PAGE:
Dispatch from Uyuni, Bolivia

Uyuni, Bolivia is best known as a portal into the country’s legendary salt flats. But this isolated speck of 29,000 people holds rich character in its own right. Like many places, Uyuni is home to parallel realities: one that caters to the hordes of visitors who pass through each week, and another, deeper, more slow-burning cousin largely reserved for those who live there. With good luck and timing—and thanks to the extraordinary hospitality of the locals—I found myself briefly immersed in the latter experience, which offered some of the most interesting and delicious food of my four-month stint in Latin America. And then I, like every other tourist, shipped off to the salt flats, with a duffel bag and Spanish dictionary in tow.

I arrived to Uyuni via the cheapest method: an 11-hour night bus from La Paz. We pulled into the terminal (a reserved parking spot on the side of a road) at five in the morning, far ahead of schedule. It was the off-season, and the town was desolate. With no planned itinerary, I ventured into the city center to seek out tour operators, hoping that I could barter my way into a cheap last-minute deal to visit the Salar de Uyuni, the planet’s largest salt flat. But no shops had yet opened for the day, so I headed toward the only visible activity, an indoor market that was just beginning to rustle awake.

As I stumbled into the space, visibly disoriented, I caught the eye of a shopkeeper, who was filling her display with the day’s freshest vegetables. She motioned me toward a distant corner of the market, where a single stall was open for business. There, a group of locals was sitting around a picnic table for an early breakfast. I walked over and took a seat at the bench. Almost instantly, the owner of the stall, a Boliviana named Jhenny, brought over a piping-hot bowl filled with chunks of meat and a deep-red broth. It was the only item on the menu. And at that hour, it was salvation.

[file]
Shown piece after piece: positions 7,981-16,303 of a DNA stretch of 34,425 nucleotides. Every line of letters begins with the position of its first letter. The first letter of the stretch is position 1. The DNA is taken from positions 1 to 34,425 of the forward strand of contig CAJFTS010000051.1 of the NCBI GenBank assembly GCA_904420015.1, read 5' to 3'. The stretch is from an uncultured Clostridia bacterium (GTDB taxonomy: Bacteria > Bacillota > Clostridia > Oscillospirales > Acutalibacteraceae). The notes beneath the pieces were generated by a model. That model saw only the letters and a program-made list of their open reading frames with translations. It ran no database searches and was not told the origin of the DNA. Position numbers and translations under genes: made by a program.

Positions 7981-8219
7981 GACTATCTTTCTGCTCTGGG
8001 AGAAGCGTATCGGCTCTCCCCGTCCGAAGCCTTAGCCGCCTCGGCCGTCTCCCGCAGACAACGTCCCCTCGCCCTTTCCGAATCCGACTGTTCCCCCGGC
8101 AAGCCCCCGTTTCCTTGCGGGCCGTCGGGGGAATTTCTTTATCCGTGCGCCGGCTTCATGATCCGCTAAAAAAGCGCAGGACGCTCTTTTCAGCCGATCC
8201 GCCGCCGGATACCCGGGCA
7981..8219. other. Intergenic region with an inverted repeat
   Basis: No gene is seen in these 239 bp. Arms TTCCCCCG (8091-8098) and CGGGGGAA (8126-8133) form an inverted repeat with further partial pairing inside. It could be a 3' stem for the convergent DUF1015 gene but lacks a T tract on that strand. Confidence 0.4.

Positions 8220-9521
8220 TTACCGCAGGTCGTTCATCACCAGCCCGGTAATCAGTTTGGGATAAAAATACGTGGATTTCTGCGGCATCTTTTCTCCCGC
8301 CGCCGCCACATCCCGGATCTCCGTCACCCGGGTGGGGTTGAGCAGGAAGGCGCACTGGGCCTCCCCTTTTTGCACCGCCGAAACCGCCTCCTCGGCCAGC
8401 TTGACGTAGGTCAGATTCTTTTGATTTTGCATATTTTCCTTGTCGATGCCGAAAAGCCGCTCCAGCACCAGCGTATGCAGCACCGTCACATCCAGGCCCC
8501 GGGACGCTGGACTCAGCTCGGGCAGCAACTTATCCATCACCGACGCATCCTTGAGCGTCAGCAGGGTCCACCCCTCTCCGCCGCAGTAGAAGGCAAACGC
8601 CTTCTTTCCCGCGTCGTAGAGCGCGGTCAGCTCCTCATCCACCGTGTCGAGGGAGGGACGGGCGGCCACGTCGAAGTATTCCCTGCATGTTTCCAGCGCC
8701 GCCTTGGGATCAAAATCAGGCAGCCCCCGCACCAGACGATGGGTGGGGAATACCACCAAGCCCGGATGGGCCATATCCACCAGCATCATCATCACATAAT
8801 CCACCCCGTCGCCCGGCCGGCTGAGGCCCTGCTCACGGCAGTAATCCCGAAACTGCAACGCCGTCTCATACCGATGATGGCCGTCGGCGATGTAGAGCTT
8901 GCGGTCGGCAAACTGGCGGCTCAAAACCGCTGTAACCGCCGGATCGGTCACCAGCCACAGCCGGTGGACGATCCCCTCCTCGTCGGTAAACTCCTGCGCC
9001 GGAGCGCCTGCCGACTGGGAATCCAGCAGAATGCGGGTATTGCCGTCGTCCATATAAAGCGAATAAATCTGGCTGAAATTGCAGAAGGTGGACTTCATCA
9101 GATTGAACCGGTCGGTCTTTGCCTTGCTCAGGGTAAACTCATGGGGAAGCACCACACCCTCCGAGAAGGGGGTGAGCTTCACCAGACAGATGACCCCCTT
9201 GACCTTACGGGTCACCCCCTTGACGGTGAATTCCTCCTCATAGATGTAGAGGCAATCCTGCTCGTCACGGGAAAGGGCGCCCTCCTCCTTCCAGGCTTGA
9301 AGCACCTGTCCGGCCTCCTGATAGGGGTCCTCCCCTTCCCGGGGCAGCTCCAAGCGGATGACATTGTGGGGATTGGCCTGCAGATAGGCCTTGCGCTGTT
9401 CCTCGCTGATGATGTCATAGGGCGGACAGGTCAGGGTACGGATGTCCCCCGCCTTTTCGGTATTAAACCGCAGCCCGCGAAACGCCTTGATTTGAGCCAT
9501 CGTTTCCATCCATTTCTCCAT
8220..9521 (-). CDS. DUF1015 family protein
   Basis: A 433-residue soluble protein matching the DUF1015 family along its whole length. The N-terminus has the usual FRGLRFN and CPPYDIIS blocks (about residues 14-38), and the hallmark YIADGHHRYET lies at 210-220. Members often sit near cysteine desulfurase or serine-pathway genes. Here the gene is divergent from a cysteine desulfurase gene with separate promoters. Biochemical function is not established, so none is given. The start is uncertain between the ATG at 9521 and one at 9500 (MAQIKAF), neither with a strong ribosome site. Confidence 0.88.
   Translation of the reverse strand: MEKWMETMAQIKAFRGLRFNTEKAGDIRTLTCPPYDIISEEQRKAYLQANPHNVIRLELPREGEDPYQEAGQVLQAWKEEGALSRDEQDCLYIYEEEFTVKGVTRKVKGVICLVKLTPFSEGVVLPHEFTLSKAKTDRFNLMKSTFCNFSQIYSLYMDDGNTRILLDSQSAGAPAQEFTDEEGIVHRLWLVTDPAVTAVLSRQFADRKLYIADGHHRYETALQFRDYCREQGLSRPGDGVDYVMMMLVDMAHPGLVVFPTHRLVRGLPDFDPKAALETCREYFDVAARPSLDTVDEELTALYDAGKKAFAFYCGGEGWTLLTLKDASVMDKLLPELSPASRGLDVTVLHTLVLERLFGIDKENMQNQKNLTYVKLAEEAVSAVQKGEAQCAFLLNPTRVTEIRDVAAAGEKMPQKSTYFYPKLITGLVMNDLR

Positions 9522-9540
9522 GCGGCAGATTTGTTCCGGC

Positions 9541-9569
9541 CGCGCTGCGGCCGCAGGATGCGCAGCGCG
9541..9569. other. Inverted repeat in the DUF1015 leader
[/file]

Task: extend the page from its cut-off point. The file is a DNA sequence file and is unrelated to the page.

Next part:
Fricasé, a Bolivian stew filled with puffed corn, potatoes, and llama meat. (Photo by Noah Kirsch)

When I finally looked up, I inquired about what I had just eaten. The dish, it turns out, is called Fricasé, a regional specialty. The spicy tomato broth is filled with freeze-dried potatoes (chuño), puffed corn, and a healthy portion of llama meat. Jhenny laughed relaying that last detail, fully aware that it would catch me off guard.

After I paid, a fellow diner grabbed my arm and led me into the market, now teeming with shoppers. He accompanied me to his favorite purveyor of salteñas, flaky pastries filled in this case with potato, onion, and chicken. Next he took me outside, where two women were hawking mounds of coca leaves, a traditional remedy for altitude sickness and a legion of other maladies.


A woman sells coca leaves outside the central market in Uyuni, Bolivia. (Photo by Noah Kirsch)

Eventually, I found my way into a tour company office and landed the cheap deal I sought. The three-day outing onto the Salar was as magical as advertised. All told, the trip to Uyuni offered an amazing confluence of surreal landscapes, unique food, and locals open to sharing their culture with a weary outsider. It is, to be sure, an entrancing place.


Passengers take in the views near the start of a three-day trip visiting Salar de Uyuni. (Photo by Noah Kirsch)